Plant of the Month - Petersfield Physic Garden

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Plant of the Month

October
Hops - Humulus lupulus

Garlands of hops may be seen decorating the ancient walls and arches of the Physic Garden with the approach of autumn. Hops are the flowers of the hop plant - Humulus lupulus – also called seed cones or strobiles. The plant is a vigorous, climbing herbaceous perennial usually trained to grow up strings in a Hopfield or hop garden when grown commercially. They are used mainly as a flavouring and stability agent in beer imparting a bitter taste with different varieties being used for particular styles of beer. Hops are usually dried in an oast house before they are used in the brewing process.
The first documented hop cultivation was in 736 in what is present day Germany but it was not until 1524 that hops were first grown in the southeast of England where they were introduced as an agricultural crop by Dutch farmers. Beer was first imported from Holland around 1400 and hops followed from France, Holland and Germany but carried a despised import duty.
Male and female flowers of the hop plant usually develop on separate plants (that is the plant is dioecious) but because viable seeds are undesirable for beer brewing only female plants are grown in hop fields, thus preventing pollination. Hop plants are planted in rows about 2 metres apart. Each spring the roots send out new bines that grow up the strings to an overhead trellis. The cones grow high on the bine and in the past these were picked by hand.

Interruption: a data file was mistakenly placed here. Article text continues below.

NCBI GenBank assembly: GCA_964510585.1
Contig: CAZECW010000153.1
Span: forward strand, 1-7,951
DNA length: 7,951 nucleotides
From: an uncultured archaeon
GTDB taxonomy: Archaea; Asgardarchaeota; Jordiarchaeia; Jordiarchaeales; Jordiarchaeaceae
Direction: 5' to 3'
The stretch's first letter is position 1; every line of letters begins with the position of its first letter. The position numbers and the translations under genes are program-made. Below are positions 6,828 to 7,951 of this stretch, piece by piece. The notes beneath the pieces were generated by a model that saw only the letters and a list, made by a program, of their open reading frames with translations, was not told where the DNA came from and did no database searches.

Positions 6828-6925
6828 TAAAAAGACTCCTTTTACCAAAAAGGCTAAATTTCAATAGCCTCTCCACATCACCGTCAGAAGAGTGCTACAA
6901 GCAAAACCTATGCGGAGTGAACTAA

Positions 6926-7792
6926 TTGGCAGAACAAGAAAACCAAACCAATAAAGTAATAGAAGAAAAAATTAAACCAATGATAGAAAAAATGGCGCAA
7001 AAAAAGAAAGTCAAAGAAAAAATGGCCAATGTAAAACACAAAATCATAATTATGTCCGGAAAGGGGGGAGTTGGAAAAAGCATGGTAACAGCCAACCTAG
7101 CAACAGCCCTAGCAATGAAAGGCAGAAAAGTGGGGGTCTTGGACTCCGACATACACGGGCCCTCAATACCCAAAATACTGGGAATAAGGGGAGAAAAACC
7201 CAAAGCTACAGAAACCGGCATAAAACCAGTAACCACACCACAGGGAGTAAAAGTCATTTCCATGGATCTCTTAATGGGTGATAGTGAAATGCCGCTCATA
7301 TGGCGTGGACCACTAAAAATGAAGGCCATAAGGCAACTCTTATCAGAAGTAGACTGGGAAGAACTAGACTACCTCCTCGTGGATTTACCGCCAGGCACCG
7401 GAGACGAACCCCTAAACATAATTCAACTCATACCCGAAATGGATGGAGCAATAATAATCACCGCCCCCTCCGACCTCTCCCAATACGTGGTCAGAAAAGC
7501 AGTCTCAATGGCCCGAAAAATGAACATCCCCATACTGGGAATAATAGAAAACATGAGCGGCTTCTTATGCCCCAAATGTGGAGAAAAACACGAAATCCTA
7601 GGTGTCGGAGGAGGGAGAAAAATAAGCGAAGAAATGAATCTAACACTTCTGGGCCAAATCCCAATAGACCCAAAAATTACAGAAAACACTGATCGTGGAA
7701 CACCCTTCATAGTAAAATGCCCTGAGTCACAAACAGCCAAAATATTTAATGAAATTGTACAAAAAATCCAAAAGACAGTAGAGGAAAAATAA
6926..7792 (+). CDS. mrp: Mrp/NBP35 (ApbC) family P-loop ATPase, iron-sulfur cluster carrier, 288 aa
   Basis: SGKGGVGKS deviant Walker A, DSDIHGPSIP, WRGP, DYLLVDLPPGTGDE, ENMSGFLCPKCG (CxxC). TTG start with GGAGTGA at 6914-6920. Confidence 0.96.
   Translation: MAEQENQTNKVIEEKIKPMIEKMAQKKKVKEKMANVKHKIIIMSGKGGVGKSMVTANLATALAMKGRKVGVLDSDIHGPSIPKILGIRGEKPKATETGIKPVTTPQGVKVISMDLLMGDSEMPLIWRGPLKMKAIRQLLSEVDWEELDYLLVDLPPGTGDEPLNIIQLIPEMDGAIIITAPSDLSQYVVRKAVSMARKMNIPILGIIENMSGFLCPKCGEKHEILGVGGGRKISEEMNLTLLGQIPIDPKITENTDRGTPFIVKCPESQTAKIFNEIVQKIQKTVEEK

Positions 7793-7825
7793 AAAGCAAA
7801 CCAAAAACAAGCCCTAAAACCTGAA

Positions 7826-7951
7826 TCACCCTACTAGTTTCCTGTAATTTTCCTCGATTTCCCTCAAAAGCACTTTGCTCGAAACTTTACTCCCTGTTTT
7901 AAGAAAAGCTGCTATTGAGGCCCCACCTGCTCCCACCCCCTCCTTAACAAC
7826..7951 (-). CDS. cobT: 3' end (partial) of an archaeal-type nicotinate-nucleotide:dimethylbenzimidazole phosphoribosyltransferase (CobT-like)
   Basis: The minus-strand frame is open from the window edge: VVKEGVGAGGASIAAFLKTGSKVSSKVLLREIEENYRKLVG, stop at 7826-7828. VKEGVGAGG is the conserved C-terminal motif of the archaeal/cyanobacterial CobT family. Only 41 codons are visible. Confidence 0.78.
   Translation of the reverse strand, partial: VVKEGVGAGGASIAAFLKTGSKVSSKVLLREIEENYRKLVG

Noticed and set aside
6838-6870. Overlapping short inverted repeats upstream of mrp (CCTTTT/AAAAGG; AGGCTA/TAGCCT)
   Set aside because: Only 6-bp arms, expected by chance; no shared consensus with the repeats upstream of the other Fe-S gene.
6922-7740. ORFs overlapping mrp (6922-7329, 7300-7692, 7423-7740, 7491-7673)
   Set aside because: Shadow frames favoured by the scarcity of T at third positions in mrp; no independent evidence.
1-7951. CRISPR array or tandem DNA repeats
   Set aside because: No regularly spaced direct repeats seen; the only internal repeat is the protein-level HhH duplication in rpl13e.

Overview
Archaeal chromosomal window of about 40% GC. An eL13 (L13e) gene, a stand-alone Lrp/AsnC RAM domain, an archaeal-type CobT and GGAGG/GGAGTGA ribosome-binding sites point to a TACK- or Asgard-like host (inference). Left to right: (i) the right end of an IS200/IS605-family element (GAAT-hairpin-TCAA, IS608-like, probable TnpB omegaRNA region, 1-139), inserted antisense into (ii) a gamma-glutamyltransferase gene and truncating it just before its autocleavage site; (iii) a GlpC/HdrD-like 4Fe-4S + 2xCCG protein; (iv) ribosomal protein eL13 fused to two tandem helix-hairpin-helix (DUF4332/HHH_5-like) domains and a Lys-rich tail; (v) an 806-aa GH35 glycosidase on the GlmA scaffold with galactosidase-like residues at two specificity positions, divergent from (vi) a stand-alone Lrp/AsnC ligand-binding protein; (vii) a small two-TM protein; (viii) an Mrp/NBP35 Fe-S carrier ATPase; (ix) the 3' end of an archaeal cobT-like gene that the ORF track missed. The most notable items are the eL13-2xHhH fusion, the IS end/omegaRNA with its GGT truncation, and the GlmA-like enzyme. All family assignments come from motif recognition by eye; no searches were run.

This incurred the need for massed migrant labour at harvest time which had a big social impact. Hops were grown locally, especially in Buriton. Here the local labour force was supplemented with people from Portsmouth who stayed in huts during the season. The village school term and the church harvest festival were both delayed until early October to accommodate the needs of the harvest. Although no longer a commercial crop here many hedgerows sport escapee hop bines.
In addition to beer hops are also used in herbal teas and soft drinks. In medicine they are used in a similar fashion to valerian as a treatment for anxiety, restlessness and insomnia and a hop filled pillow is a popular folk remedy for sleeplessness.
Beware the hops look attractive but can cause dermatitis and are poisonous to dogs!


 
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